Going Hunting?: How To Spot Deer In The Dark

It is whitetail deer hunting season in the Midwest, and everyone is out with bows for the first part of it and out with guns during the second part of it. Either way, if you enjoy tracking and hunting deer for meat or sport, you want whatever advantages you can get, since it is not that easy to track an animal that does not want to be found. Here are some gadgets that will help you get the most out of your hunting expedition and search for big whitetail bucks.

Thermal Infrared Cameras

There are two types of thermal infrared hunting cameras you can purchase and use. The first type can be mounted or strapped to a tree. It tracks animal activity through the area, including other hunters who may not have realized that they have stumbled onto your hunting spot or tree stand. It records the heat signatures and timestamps it so you get a really good idea of when the deer are traveling through the area at night. Since deer tend to be rather territorial, especially in the fall during mating season, this type of camera is very useful for discovering where the deer are.

The second type of thermal infrared camera is one you can use like binoculars. It will help you see in low light and darkness so that when you take aim for a deer that has just crossed into your line of sight, you will not miss and can shoot for the heart and/or belly where the heat signatures are the warmest. Deer are most active in the very early hours of the morning and just after dawn, as well as sunset to just past twilight, and it is very hard to see them during part of these hours without a thermal camera. Contact a local outlet, such as Infrared Cameras Inc., for further assistance.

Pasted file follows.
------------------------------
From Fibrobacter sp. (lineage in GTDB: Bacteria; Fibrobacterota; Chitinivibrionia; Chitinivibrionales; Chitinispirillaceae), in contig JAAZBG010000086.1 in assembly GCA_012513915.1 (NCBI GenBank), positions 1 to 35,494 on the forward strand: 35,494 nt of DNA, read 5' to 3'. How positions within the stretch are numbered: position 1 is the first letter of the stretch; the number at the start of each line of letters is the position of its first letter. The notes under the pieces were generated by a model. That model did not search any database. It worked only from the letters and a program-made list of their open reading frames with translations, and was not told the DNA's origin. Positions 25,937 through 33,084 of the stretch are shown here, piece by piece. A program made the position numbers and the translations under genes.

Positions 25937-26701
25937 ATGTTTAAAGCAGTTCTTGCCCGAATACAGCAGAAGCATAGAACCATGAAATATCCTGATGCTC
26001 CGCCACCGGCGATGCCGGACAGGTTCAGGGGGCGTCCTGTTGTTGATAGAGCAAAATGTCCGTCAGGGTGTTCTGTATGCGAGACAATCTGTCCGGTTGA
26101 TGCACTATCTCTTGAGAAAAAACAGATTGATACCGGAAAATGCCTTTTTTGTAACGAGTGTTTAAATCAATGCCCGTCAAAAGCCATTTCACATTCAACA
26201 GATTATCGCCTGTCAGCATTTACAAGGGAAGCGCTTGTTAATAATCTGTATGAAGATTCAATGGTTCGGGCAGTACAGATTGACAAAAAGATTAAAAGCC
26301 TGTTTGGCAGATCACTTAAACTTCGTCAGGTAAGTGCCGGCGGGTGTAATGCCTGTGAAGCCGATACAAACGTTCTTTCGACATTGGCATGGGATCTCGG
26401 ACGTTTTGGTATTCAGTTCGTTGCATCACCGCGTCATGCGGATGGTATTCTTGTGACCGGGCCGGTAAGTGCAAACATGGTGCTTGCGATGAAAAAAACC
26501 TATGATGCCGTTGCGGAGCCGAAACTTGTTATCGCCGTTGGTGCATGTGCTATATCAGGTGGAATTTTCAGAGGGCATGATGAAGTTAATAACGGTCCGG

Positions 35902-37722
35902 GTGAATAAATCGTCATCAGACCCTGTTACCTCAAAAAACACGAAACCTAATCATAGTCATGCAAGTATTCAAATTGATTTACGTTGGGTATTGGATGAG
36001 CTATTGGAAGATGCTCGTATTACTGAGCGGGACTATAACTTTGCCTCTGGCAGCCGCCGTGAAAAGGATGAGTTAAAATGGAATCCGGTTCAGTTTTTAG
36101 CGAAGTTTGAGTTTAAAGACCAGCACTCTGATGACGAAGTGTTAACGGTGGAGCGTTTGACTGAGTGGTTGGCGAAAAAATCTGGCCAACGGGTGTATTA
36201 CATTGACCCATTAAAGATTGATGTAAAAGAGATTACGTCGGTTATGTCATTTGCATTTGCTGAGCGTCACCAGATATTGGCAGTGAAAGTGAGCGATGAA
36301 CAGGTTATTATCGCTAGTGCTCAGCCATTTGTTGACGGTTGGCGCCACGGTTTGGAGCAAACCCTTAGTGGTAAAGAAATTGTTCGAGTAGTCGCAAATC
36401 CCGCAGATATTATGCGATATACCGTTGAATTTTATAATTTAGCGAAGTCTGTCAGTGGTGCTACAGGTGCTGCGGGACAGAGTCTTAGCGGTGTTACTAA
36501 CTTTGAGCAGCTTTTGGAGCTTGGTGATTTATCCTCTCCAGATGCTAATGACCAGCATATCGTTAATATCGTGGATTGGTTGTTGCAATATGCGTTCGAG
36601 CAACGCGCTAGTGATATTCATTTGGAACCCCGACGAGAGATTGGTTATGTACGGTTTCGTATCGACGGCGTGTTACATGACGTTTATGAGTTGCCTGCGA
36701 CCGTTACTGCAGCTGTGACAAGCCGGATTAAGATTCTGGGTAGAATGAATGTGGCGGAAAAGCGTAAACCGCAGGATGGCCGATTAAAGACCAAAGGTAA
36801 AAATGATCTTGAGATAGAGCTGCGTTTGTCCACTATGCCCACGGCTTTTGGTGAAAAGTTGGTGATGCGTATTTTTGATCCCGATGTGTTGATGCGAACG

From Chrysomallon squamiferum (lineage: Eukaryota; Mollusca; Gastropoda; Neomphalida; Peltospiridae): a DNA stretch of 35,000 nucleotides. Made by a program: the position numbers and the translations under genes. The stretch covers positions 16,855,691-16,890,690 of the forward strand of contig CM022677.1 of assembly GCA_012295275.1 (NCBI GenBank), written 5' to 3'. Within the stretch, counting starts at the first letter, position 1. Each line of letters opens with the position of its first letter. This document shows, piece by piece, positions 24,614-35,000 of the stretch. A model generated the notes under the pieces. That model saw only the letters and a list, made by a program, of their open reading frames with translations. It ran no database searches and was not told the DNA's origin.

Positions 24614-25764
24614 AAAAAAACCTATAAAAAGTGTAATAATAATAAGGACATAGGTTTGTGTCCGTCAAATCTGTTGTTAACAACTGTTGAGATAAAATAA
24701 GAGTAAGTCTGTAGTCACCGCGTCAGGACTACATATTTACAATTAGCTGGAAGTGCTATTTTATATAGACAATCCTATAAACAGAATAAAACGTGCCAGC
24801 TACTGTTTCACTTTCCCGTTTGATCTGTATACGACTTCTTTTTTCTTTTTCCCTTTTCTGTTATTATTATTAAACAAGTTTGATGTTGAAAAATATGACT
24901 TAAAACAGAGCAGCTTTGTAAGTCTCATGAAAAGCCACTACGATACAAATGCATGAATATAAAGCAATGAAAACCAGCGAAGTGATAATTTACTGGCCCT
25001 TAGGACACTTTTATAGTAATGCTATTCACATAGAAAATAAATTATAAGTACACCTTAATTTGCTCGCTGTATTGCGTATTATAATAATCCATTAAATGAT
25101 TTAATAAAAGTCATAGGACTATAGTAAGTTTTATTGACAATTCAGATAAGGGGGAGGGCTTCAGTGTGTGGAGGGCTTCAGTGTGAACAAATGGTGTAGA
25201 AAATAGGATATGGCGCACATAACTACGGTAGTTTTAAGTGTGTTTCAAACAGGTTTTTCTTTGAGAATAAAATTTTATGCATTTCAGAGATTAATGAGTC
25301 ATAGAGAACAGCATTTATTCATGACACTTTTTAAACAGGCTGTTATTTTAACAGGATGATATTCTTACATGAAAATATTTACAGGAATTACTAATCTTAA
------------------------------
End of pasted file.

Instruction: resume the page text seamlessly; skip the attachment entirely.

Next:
If you can find one and if it is battery-operated, a handheld spotlight is effective at not only spotting a deer but holding its attention while you make the kill shot. Just as a deer freezes when the headlights of a car shine into its eyes, a similar effect happens when you use a handheld spotlight. An extremely bright camp lantern may work too. You will have to experiment with different lights to find what works best for you.

Night Vision Binoculars 

Instead of infrared or bright light, you could just use night vision binoculars too. The infrared cameras let you see body warmth, temperature, and basic shapes while the spotlights allow you to see everything in full nighttime color. The night vision binoculars, which fit like goggles over your head, make everything appear as different shades of green in the black, but can also show you clear delineations between the trees and the deer and other critters scuttling about at night.